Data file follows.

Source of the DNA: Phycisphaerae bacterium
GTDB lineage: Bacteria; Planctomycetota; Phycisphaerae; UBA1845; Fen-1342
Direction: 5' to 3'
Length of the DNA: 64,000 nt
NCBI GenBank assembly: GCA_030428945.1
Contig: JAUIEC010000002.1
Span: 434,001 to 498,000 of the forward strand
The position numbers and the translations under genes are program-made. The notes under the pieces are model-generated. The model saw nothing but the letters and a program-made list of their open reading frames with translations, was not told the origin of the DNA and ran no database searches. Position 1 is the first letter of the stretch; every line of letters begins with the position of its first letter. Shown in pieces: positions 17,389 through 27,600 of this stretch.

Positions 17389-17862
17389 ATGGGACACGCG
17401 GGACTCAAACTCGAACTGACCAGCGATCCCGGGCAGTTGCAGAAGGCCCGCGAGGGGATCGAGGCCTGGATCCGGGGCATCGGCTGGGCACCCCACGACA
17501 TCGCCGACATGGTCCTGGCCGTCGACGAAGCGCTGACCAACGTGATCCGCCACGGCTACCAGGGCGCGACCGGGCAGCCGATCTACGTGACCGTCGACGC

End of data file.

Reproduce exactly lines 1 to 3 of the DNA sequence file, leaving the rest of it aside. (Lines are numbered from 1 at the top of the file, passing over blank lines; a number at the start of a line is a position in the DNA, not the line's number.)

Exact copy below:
Source of the DNA: Phycisphaerae bacterium
GTDB lineage: Bacteria; Planctomycetota; Phycisphaerae; UBA1845; Fen-1342
Direction: 5' to 3'